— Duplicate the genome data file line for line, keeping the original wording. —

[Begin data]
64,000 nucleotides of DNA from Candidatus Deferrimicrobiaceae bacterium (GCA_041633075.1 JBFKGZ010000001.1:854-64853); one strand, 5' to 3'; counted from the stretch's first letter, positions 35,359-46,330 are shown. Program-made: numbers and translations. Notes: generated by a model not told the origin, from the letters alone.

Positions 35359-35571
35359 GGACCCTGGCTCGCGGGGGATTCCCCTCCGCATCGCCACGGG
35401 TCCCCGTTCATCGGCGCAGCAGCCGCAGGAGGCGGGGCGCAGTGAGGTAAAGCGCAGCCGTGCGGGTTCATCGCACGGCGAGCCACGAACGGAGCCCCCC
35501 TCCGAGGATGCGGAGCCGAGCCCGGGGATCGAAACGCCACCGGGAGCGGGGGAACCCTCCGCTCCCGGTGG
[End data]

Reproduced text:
64,000 nucleotides of DNA from Candidatus Deferrimicrobiaceae bacterium (GCA_041633075.1 JBFKGZ010000001.1:854-64853); one strand, 5' to 3'; counted from the stretch's first letter, positions 35,359-46,330 are shown. Program-made: numbers and translations. Notes: generated by a model not told the origin, from the letters alone.

Positions 35359-35571
35359 GGACCCTGGCTCGCGGGGGATTCCCCTCCGCATCGCCACGGG
35401 TCCCCGTTCATCGGCGCAGCAGCCGCAGGAGGCGGGGCGCAGTGAGGTAAAGCGCAGCCGTGCGGGTTCATCGCACGGCGAGCCACGAACGGAGCCCCCC
35501 TCCGAGGATGCGGAGCCGAGCCCGGGGATCGAAACGCCACCGGGAGCGGGGGAACCCTCCGCTCCCGGTGG